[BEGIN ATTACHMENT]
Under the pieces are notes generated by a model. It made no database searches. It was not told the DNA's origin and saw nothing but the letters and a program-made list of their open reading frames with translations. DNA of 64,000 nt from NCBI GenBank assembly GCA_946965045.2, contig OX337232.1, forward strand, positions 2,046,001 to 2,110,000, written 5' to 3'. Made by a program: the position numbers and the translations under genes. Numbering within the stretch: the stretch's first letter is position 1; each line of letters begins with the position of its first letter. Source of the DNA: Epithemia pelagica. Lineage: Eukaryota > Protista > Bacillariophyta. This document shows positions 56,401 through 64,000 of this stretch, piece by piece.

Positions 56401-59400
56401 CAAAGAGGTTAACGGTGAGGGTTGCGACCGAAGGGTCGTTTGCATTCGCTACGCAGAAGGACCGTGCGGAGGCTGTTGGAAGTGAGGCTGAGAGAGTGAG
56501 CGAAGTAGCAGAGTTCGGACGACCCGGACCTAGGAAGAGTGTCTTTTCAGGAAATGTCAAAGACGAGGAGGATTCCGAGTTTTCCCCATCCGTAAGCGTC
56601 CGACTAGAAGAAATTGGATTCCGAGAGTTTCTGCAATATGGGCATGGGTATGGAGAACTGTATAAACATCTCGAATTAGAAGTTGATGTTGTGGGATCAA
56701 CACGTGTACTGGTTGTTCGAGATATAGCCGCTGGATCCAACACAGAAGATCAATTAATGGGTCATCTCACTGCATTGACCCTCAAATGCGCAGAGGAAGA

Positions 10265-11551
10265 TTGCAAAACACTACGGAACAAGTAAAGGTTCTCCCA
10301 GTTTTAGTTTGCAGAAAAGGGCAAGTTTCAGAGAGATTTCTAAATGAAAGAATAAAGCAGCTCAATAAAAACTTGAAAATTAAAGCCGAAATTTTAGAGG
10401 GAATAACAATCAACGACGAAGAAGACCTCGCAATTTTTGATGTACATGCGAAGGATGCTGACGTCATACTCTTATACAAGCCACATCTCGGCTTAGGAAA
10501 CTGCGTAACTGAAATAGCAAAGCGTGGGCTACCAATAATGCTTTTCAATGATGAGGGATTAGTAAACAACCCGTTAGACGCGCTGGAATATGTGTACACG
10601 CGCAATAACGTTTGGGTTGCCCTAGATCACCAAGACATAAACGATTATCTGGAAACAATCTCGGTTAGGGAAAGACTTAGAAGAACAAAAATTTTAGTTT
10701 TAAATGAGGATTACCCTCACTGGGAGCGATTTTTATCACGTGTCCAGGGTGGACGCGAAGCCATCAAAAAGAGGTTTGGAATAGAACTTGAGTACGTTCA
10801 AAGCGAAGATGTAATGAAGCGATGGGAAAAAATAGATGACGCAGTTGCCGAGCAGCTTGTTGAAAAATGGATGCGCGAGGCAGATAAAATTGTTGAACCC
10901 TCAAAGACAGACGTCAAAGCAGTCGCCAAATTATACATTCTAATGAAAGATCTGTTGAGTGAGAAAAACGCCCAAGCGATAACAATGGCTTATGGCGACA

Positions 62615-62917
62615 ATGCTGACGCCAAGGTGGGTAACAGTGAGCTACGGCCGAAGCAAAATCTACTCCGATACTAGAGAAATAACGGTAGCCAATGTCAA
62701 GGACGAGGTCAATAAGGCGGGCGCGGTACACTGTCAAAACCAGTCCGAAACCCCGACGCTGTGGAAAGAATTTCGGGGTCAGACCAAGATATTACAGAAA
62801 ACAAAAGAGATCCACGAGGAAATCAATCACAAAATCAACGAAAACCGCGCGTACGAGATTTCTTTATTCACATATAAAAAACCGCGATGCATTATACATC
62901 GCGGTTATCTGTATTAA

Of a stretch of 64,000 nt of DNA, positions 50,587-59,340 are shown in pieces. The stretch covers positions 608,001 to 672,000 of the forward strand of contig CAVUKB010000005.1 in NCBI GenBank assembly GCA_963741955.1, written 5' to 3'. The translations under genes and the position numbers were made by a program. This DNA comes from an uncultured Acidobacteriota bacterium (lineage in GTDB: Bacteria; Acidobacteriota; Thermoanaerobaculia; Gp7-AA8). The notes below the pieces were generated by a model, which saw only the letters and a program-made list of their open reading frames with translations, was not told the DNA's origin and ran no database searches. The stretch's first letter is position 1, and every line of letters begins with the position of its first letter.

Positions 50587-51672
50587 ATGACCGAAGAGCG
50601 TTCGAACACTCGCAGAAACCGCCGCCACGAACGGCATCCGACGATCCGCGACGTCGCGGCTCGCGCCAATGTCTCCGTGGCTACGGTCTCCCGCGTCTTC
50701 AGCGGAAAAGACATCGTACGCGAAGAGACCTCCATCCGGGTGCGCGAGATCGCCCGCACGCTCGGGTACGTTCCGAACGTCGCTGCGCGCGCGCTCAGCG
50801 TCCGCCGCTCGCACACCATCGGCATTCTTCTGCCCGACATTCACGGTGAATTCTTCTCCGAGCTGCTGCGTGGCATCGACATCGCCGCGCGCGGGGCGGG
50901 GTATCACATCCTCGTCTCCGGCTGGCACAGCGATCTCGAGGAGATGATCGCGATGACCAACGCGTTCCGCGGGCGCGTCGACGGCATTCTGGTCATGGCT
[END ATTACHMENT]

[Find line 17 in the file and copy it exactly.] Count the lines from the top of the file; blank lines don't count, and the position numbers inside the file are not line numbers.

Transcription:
62615 ATGCTGACGCCAAGGTGGGTAACAGTGAGCTACGGCCGAAGCAAAATCTACTCCGATACTAGAGAAATAACGGTAGCCAATGTCAA